69. The universal interface application of claim 67, where input/output values of the means for the first math table are decimal values.
70. The universal interface application of claim 64, wherein memory locations F000 through C700 are cleared after the means for the first math table is loaded into memory means.
71. The universal interface application of claim 64, wherein the means for the second math table uses values from the means for the first math table.
72. The universal interface application of claim 64, further comprising the means for the second math table uses Madelung's constants to determine values for the means for the second math table.
73. The universal interface application of claim 64, wherein the means for the third math table uses values that support execution of the means for the software application's shells.
74. The universal interface application of claim 64, wherein the means for the third math table uses a Fourier Transform function.
75. The universal interface application of claim 74, wherein the software application supports transmission of data packets.
76. The universal interface application of claim 64, wherein the means for the third math table uses a Cosine Transform function.
77. The universal interface application of claim 76, wherein the software application operates in an environment necessitating precise bandwidths.
78. The universal interface application of claim 64, wherein the third math table uses a Sine Transform function.
79. The universal interface application of claim 78, wherein the software application operates in an environment necessitating data compression.
80. A computer-readable medium having computer executable instructions for performing steps, comprising:
loading values based on a first math table into memory;
loading values from implementation of a second math table using functions from the first math table into the memory;
loading values from implementation of a third math table into the memory; and
executing a software application by implementing functions from the first, second and third math tables.
Description
    BACKGROUND OF THE INVENTION
  • [0001]
    1. Field of Invention
  • [0002]
    This invention relates to a system for providing a universal interface system. Specifically, the invention relates to a software interface for proprietary hardware that may act between the Basic Input Output System (BIOS) and the operating system or specific applications, or between the operating system and specific applications.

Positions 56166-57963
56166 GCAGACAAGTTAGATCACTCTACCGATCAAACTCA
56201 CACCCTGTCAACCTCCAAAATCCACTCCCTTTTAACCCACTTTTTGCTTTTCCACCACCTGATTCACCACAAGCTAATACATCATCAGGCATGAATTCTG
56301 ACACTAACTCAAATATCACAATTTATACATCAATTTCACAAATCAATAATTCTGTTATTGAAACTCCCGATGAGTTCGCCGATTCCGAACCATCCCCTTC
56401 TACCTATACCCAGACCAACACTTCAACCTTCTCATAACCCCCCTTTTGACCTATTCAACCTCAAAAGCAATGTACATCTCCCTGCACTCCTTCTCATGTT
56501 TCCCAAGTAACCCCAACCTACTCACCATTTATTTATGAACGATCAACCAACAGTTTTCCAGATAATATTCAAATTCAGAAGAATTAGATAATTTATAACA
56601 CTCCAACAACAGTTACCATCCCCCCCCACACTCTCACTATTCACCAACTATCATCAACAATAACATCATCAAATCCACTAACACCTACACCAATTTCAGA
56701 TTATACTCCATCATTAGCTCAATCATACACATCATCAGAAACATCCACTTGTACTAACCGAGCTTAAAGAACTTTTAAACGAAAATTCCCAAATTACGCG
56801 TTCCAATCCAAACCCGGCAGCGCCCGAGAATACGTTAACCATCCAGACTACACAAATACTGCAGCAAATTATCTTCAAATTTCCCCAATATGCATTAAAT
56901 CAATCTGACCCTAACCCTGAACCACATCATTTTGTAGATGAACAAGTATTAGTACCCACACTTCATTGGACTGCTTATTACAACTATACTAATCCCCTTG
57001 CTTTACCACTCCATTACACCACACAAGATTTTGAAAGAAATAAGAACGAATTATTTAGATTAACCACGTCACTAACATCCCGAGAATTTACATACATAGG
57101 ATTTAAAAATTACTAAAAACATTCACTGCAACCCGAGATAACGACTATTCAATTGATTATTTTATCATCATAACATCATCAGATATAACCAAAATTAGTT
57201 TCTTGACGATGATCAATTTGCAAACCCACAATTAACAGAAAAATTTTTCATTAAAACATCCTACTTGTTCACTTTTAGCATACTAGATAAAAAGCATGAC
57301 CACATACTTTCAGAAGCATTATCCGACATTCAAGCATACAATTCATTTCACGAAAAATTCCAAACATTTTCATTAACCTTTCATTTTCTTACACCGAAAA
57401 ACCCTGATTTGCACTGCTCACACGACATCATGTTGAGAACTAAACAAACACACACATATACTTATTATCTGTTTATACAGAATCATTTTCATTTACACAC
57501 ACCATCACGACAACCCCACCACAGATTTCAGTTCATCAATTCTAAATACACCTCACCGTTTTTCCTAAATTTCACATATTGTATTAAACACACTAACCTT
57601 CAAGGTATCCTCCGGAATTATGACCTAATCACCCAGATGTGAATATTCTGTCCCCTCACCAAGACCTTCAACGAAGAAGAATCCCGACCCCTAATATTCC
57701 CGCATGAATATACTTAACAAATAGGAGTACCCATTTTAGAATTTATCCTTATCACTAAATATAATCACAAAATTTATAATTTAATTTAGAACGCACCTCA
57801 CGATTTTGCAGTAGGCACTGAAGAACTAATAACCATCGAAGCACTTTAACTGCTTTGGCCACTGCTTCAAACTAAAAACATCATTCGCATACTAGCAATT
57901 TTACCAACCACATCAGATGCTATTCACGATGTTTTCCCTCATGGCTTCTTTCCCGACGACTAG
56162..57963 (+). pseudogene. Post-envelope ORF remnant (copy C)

• [0003]
    2. Related Art
  • [0004]
    When a personal computer is initially started, the boot process executes a series of complex instructions to ensure that the components are properly functioning. The computer executes a power-on self test (“POST”) to check the functionality of the central processing unit (“CPU”) and the memory. In the initiation of a POST, an electrical signal following a permanently programed path to the CPU clears any leftover data from the internal proprietary memory registers. The discrete signal also resets the program counter to typically the hexadecimal number of F000. This number instructs the CPU of the next instruction that requires processing. This address is the start of the boot program typically stored in read only memory (ROM) that contains the basic input/output system (“BIOS”). The BIOS boot program invokes a series of systems checks including reading code located in various memory locations and checking the code against identical records stored in the BIOS chip set or some other CMOS chip.
  • [0005]
    The boot operation typically performs the POST and searches for the operating system. Once the operating system is found, the system files are read and copied into random access memory (“RAM”). Typically, each computer has only one operating system. In a disk operating system environment, once the boot record loads the IO.SYS files into RAM the SYSINIT routine is called that manages the remaining part of the boot process. The SYSINIT loads the MSDOS.SYS into RAM and works to manage the files, execute programs and respond to hardware commands. Other operating system files that may be launched are COMMAND.COM and AUTOEXEC.BAT.
  • [0006]